The gulag has never won the public profile of the Nazi concentration camps. Some 18 million people passed through the Soviet Union's labour camps. Millions died. But, for Russians and foreigners alike, there is no gulag equivalent of Auschwitz, no Russian shrine where pilgrims flock to be awed by man's inhumanity.
I have visited several Russian camps where prisoners once felled trees, hewed coal and built railways. In most places, the physical traces have all but vanished. Often all that remains are graves dotted in neat rows across the tundra, and sometimes a mound marking a collapsed barracks.
Without sites to remind visitors of the gulag's extent, it is becoming ever easier to forget it even existed. This amnesia has much to do with Russia's ambivalent relationship to its past. With a former KGB agent, Vladimir Putin, returned to the Kremlin, it is not surprising that officials are laggardly in publicising the crimes of the security services.
I have long wondered if it is the scale of the crimes that is the problem. Are they so vast that they are impossible to picture, and thus understand? Although Russian writers such as Alexander Solzhenitsyn have striven heroically to describe the experiences of the prisoners, the story they tell has almost been too enormous to comprehend. From the perspective of a Hollywood producer, the gulag story lacks individuals for us to sympathise with: a Primo Levi, an Anne Frank or even an Oskar Schindler.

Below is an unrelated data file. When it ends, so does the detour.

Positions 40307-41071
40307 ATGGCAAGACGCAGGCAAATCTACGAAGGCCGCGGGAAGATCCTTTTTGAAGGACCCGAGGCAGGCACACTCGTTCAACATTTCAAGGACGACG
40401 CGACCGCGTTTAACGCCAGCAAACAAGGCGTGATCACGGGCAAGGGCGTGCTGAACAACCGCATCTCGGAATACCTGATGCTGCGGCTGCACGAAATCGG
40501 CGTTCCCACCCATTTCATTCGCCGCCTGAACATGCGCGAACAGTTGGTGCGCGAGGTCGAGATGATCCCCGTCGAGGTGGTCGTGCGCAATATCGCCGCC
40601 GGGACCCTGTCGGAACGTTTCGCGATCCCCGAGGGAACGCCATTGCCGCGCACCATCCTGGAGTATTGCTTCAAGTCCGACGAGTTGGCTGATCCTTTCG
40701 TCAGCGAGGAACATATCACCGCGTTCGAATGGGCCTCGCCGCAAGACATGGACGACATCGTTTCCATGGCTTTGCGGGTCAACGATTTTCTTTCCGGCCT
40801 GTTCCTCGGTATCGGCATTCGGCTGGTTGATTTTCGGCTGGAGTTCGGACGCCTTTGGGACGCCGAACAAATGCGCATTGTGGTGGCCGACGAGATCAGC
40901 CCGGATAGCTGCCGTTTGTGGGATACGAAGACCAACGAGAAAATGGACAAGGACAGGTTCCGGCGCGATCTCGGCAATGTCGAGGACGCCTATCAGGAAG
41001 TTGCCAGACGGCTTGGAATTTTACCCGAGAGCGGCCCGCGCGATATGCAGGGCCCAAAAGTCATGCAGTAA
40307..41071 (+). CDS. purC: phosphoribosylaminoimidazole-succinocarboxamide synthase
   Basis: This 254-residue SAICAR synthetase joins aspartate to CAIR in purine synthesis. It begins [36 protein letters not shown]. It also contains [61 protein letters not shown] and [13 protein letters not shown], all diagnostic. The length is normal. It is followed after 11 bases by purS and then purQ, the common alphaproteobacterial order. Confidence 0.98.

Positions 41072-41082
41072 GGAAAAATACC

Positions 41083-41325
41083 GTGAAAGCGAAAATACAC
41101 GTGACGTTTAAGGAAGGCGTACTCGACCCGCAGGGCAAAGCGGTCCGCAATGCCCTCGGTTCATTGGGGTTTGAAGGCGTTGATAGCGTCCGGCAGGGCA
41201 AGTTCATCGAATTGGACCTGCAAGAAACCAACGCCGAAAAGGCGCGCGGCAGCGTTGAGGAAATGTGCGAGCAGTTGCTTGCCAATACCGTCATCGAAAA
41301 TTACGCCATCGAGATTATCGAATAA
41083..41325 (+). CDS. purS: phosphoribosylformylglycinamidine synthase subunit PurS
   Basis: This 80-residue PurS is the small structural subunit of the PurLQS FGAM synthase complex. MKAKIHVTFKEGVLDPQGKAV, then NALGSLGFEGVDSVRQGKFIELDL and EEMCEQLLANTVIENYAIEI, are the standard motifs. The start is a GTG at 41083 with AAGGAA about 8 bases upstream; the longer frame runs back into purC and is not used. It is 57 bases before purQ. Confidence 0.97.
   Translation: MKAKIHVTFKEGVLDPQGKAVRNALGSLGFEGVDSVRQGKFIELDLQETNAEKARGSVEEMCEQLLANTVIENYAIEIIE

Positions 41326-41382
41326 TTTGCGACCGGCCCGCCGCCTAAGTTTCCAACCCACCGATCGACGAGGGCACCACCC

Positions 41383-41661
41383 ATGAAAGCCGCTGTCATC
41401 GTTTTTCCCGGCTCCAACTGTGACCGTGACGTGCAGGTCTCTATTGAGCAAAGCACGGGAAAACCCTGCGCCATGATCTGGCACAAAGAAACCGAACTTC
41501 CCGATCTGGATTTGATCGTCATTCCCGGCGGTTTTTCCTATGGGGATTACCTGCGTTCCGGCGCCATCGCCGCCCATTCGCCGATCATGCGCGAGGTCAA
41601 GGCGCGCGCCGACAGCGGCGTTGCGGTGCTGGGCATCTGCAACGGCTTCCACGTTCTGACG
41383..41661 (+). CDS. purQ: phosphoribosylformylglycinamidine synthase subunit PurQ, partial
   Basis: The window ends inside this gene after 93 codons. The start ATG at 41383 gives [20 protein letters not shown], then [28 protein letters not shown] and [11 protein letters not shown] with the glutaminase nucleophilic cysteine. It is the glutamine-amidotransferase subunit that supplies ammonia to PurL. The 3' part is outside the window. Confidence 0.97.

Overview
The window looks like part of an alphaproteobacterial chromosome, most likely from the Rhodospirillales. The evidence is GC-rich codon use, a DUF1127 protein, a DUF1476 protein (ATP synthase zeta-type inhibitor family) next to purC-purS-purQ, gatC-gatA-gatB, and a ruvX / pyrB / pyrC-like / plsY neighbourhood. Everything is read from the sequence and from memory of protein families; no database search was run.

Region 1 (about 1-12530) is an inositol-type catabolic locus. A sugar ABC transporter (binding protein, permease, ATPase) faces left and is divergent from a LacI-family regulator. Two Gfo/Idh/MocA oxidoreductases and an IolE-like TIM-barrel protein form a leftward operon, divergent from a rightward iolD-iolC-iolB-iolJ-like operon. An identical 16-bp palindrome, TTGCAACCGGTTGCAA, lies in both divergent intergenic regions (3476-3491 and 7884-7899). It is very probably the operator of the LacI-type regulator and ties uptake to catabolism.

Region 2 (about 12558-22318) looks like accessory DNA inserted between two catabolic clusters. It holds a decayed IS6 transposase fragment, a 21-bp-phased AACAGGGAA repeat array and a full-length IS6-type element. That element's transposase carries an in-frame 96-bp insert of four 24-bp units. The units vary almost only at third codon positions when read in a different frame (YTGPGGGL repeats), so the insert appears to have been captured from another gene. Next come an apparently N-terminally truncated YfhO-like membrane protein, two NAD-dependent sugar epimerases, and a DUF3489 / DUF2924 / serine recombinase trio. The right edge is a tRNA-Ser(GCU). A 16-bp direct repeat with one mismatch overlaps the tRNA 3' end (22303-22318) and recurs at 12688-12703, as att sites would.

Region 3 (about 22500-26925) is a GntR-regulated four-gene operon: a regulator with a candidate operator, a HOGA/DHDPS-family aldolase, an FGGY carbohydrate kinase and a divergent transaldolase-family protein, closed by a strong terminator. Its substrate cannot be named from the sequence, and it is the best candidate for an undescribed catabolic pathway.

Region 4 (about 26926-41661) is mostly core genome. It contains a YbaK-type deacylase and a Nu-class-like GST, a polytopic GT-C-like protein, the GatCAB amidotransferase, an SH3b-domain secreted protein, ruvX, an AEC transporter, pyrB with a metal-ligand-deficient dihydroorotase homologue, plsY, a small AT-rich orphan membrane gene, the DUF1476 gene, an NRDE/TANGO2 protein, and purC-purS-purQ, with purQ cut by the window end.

Orlando Figes's Just Send Me Word may well be the book to change that. For the first time, we have a true story from the gulag that could be made into a mainstream film. Figes literally tripped over the book's source material while in Moscow on a research trip. The three trunks containing the source material were blocking a doorway in the offices of the Moscow charity Memorial. Intrigued, he asked what was in them and learned that they contained almost a decade's worth of letters between Lev and Svetlana Mishchenko, a couple separated first by the Second World, then by Lev's imprisonment in the Far North between 1946 and 1954.